COLUMBUS — An Ottawa County girl caught up for more than a decade in her parents’ custody battles asked the Ohio Supreme Court on Wednesday to let her be involved in legal proceedings that will be used to determine her fate.
Amelia Garmyn, now 17, argues she had a constitutional right to be present in the courtroom as her father’s motion for unsupervised visitation was decided.
Ottawa County Juvenile Court had denied her request and granted visitation, a decision later upheld on appeal by the Toledo-based 6th District Court of Appeals. That decision, however, was placed on hold pending this appeal.
The case was among three argued in a Bucyrus school theater as part of the high court’s occasional road sessions outside Columbus.
Any decision at this stage is unlikely to have any impact on Amelia Garmyn.
She may turn 18 and legally become an adult before the court’s decision is rendered.
And her father’s Wauseon attorney, Timothy Hallett, noted that his client, Patrick Garmyn, later signed away his parental rights, making the case moot for him.
But Amelia’s Port Clinton attorney, Howard Whitcomb, urged the Supreme Court to declare a constitutional right for minors in future similar cases.
He noted that he represented Amelia during five days of testimony.
“I will be honest in telling you I was handicapped by not having a client there to spontaneously provide any comments, write down any questions, and be able to review exhibits instantaneously as they’re being presented,” he said. “Therefore, I think that my representation, while it might have been zealous, was probably not as good as it could have been.”
The parents of Amelia, who has dual Russian and American citizenship, divorced in 2001 when she was 5 years old.
Before that, while divorce proceedings were pending at the time in Henry County, the girl’s Russian mother, Lolita Garmyn, took her to Moscow, but they eventually returned to the United States. Soon after, her father took off with Amelia, traveling among multiple states for six months, using false identities, and at one point going to Costa Rica before they were discovered in Florida.
Her father pleaded in 1999 to a misdemeanor charge of attempted interference with custody and was given a suspended sentence.
Alleging domestic violence, Amelia’s mother again took her to Moscow after the divorce was granted.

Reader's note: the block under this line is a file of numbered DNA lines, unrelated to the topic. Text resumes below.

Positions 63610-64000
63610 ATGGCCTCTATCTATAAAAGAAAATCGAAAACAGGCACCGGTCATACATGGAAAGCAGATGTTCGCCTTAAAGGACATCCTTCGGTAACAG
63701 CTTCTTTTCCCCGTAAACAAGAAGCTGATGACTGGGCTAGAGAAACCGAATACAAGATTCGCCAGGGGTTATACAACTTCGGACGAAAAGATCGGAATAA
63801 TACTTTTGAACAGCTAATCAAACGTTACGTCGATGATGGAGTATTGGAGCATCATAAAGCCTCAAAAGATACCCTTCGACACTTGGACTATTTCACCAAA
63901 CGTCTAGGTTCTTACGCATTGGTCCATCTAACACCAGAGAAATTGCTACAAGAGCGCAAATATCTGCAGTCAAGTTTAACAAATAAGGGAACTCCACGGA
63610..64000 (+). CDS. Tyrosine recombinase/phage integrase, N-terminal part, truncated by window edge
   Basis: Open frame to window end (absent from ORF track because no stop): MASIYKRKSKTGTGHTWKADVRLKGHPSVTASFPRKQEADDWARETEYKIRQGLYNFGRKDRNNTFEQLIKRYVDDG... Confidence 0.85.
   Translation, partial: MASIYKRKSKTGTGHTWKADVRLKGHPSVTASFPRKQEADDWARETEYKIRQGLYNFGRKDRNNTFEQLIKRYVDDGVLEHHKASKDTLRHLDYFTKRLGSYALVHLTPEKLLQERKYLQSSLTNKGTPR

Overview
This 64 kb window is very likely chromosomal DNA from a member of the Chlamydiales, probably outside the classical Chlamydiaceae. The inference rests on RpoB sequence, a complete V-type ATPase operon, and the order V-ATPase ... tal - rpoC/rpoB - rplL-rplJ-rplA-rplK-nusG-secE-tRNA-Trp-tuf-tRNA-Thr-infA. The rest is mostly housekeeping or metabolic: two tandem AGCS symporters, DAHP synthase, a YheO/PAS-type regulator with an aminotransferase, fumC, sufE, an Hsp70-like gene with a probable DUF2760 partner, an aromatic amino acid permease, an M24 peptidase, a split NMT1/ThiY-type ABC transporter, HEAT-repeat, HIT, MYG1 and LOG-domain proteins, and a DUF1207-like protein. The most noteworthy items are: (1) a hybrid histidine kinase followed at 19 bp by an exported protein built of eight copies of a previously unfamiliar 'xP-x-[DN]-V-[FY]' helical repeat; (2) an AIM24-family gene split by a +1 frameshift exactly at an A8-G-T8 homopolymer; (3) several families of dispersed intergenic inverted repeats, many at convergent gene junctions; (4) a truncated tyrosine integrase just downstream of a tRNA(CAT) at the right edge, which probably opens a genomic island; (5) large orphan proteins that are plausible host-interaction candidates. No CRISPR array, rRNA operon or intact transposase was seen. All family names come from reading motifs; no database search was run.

According to court documents, Amelia, then 6, was abducted from her grandmother’s Moscow home and taken via Ukraine to Paris, where she was reunited with her father. When they returned to the United States, authorities returned the girl to her mother, who had also returned.
“When we say things were bad between these parents, that’s an understatement,” Justice Paul Pfeifer said.
Supervised visits with Amelia’s American father eventually resumed after their return to Ottawa County, to which the custody case was transferred.
Her father in 2009 requested unsupervised visitation at his North Carolina home.
Although she testified as a witness in the proceedings, Amelia wanted to be a fully recognized party with her own seat at the table.
Chief Justice Maureen O’Connor questioned whether keeping Amelia out of the courtroom protected her.
“She was intimately involved in each step of the process, having been the pawn that was back and forth between the parents from Russia, to the Keys, to out west,” she said. “She was privy to it all because she was a participant in it all.”
However, the father’s attorney, Mr. Hallett, cautioned against the recognition of such a “constitutional entitlement” for minors caught up in divorce and custody proceedings.
“In so many other cases, to have the child present, to have the child a participant could be extremely harmful,” he said. “In my 40 years of practice, we tried to keep children out of the courtroom.”
Contact Jim Provance at: email@example.com or 614-221-0496.
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